Even if your social media accounts are set to private, whatever you post online is at risk of being found by workers’ comp investigators and used against you.
Is This Legal?
One of the most common questions about insurance companies spying is whether or not it is legal.
Yes, it is legal. There are no laws that prohibit insurance companies from hiring private investigators to investigate claimants.
However, workers’ comp insurance investigators are only allowed to investigate and document (take photos or videos) public activity, such as playing with your kids in your front yard, checking your mail, or eating in a restaurant.
Why Is the Insurance Company Spying on Me?
The ultimate reason the insurance company is spying on you is that they don’t want to pay you the benefits you justly deserve.
They are looking out for themselves – not you.
When they hire a private investigator to follow you, they are hoping the investigator will uncover something that suggests you aren’t as hurt as you claim to be.
They are also hoping to find evidence that reveals you are capable of more work than you or the doctor suggests.
Finally, they want to catch you contradicting yourself or your doctor’s orders, such as lifting a heavy box when the doctor has told you not to lift heavy objects due to your back injury.
What You Should and Should Not Do
Since it is safe to assume the insurance company has hired an investigator to spy on you, there are some things you should and should not do.
#1 Tell the truth about your injury. Don’t exaggerate or lie about how you are feeling.
#2 Follow your doctor’s orders. If the doctor says you shouldn’t lift heavy objects, don’t lift heavy objects. Surveillance won’t be able to show how much pain is caused by lifting that heavy object, and they will assume you are fine.
#3 Stick to your story. If you have told your boss and your doctor how much pain you are in, don’t give them a reason to believe you are lying by posting pictures of yourself at a lively party over the weekend.
#4 Avoid posting anything incriminating online. For instance, unless the photo you post is timestamped (most aren’t), then an investigator may suggest your #ThrowbackThursday picture is more recent than it actually is.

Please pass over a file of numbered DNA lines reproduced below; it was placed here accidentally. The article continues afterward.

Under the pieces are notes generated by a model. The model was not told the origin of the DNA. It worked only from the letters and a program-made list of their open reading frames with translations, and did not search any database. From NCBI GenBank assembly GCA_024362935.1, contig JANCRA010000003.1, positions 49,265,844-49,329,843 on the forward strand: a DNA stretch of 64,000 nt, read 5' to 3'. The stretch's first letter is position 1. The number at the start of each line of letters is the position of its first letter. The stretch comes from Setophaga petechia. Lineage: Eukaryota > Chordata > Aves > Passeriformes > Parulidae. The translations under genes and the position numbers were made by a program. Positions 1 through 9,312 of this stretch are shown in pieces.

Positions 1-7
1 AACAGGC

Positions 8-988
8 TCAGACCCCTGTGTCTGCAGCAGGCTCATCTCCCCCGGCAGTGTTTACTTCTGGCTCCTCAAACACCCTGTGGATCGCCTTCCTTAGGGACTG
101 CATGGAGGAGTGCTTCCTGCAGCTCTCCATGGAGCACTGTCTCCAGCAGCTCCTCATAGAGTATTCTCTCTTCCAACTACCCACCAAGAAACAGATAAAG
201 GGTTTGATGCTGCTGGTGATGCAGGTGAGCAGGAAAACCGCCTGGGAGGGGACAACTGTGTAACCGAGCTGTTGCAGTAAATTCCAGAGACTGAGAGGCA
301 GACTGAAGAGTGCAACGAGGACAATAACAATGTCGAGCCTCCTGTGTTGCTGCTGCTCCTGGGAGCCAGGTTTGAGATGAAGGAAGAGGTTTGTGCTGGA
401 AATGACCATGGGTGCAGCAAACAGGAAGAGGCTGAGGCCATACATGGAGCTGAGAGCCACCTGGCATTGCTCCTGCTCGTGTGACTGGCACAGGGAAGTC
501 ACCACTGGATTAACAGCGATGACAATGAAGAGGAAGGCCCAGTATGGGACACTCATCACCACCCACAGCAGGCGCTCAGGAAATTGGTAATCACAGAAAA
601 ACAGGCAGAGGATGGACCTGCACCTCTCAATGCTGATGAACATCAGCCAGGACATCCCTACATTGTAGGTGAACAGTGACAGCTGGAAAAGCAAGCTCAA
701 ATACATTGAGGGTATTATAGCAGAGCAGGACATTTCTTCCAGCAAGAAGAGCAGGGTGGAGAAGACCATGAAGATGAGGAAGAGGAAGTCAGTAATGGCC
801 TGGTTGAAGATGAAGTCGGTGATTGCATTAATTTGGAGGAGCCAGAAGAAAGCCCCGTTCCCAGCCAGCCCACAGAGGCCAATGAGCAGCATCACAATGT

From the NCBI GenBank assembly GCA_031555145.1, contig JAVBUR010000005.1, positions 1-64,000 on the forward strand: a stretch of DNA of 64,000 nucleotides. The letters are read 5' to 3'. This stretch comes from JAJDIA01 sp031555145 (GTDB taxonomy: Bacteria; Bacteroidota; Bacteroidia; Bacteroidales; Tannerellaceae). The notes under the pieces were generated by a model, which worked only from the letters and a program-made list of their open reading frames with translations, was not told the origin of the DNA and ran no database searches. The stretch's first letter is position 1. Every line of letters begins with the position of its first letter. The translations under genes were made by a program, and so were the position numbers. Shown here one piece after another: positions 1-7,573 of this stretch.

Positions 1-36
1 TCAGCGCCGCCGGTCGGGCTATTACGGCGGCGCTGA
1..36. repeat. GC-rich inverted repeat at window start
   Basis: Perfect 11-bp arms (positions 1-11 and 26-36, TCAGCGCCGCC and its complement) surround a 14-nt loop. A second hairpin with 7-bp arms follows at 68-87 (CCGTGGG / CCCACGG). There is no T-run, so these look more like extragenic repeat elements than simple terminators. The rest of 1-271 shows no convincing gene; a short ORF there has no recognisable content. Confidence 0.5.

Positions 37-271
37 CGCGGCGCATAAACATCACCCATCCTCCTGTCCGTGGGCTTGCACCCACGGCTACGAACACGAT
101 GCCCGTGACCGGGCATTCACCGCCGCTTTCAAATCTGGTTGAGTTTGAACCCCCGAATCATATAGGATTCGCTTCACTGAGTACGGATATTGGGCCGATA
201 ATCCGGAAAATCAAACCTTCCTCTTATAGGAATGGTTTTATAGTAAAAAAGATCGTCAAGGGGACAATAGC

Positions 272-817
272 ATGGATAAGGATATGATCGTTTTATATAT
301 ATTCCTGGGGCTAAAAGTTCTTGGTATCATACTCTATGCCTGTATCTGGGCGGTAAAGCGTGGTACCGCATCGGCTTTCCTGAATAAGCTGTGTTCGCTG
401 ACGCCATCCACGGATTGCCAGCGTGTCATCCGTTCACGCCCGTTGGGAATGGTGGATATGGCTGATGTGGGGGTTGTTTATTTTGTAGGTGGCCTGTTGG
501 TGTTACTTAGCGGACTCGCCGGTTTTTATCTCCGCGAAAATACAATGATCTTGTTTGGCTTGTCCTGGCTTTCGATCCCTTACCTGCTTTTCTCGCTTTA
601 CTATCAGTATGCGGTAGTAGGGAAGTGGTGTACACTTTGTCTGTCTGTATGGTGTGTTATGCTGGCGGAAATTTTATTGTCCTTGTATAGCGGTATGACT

#5 Hire an experienced workers’ comp attorney to help you navigate your claim and fight false evidence.
Assume the Insurance Company Is Spying on You. Stay Mindful.
It is easy to read about insurance surveillance and grow paranoid.
I don’t want you to be paranoid.
Instead, think of it this way – if you are telling the truth, just live your truth. Your activity level should be consistent with your claims.
However, it is still wise to be mindful and stay aware.
Assume the insurance company is watching and waiting for you to mess up, so make wise decisions about what you do in public view.
For example, some of the most mundane chores, such as carrying groceries, mowing the lawn, or playing with your kids, are the ones investigators try to use to disprove your workers’ comp claim.
Let’s say your doctor says you shouldn’t lift anything over 10 pounds. One day, an investigator captures a photo of you holding a large box on your driveway. What the investigator doesn’t know and the photo doesn’t show is that the box is empty.
Or you maybe choose to play with your kids for just a few minutes until the pain gets to be too much. Since you played in the front yard, the investigator captures a few seconds of video of you running and laughing, which makes it look like you are more capable of working than you actually are.
How a Workers’ Comp Attorney Can Help
Hiring an experienced workers’ compensation attorney not only makes the claim process easier but also ensures you get the best treatment possible, with the maximum benefits and the maximum settlement at the end of your claim.
Plus, if you think the insurance company’s investigator presents misleading evidence suggesting you are undeserving of your workers’ comp benefits, a qualified attorney can argue against the reliability of the evidence.